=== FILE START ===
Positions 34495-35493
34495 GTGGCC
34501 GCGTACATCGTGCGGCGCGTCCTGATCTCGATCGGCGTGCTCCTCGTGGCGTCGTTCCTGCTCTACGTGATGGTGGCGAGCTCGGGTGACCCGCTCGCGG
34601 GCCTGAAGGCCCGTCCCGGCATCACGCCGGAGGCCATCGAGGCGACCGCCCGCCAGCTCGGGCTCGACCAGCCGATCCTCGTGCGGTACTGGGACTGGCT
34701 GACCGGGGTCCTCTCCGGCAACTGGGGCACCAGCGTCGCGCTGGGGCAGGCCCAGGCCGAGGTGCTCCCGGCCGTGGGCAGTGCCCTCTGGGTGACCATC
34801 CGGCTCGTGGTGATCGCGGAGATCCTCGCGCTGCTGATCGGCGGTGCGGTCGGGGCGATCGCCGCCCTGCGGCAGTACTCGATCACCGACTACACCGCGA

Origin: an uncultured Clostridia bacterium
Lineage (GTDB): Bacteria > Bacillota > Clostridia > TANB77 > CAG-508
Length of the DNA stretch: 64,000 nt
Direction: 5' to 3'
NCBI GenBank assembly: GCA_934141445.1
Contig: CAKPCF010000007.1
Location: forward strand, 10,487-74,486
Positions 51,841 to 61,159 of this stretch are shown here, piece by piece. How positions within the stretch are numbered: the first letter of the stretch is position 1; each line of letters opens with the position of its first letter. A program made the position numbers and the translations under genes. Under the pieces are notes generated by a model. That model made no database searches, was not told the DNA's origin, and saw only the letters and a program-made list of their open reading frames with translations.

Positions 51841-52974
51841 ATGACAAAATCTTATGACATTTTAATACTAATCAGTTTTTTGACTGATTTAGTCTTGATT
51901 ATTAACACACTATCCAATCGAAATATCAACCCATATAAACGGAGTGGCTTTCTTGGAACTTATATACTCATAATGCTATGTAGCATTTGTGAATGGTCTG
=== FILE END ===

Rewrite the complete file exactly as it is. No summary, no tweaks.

Positions 34495-35493
34495 GTGGCC
34501 GCGTACATCGTGCGGCGCGTCCTGATCTCGATCGGCGTGCTCCTCGTGGCGTCGTTCCTGCTCTACGTGATGGTGGCGAGCTCGGGTGACCCGCTCGCGG
34601 GCCTGAAGGCCCGTCCCGGCATCACGCCGGAGGCCATCGAGGCGACCGCCCGCCAGCTCGGGCTCGACCAGCCGATCCTCGTGCGGTACTGGGACTGGCT
34701 GACCGGGGTCCTCTCCGGCAACTGGGGCACCAGCGTCGCGCTGGGGCAGGCCCAGGCCGAGGTGCTCCCGGCCGTGGGCAGTGCCCTCTGGGTGACCATC
34801 CGGCTCGTGGTGATCGCGGAGATCCTCGCGCTGCTGATCGGCGGTGCGGTCGGGGCGATCGCCGCCCTGCGGCAGTACTCGATCACCGACTACACCGCGA

Origin: an uncultured Clostridia bacterium
Lineage (GTDB): Bacteria > Bacillota > Clostridia > TANB77 > CAG-508
Length of the DNA stretch: 64,000 nt
Direction: 5' to 3'
NCBI GenBank assembly: GCA_934141445.1
Contig: CAKPCF010000007.1
Location: forward strand, 10,487-74,486
Positions 51,841 to 61,159 of this stretch are shown here, piece by piece. How positions within the stretch are numbered: the first letter of the stretch is position 1; each line of letters opens with the position of its first letter. A program made the position numbers and the translations under genes. Under the pieces are notes generated by a model. That model made no database searches, was not told the DNA's origin, and saw only the letters and a program-made list of their open reading frames with translations.

Positions 51841-52974
51841 ATGACAAAATCTTATGACATTTTAATACTAATCAGTTTTTTGACTGATTTAGTCTTGATT
51901 ATTAACACACTATCCAATCGAAATATCAACCCATATAAACGGAGTGGCTTTCTTGGAACTTATATACTCATAATGCTATGTAGCATTTGTGAATGGTCTG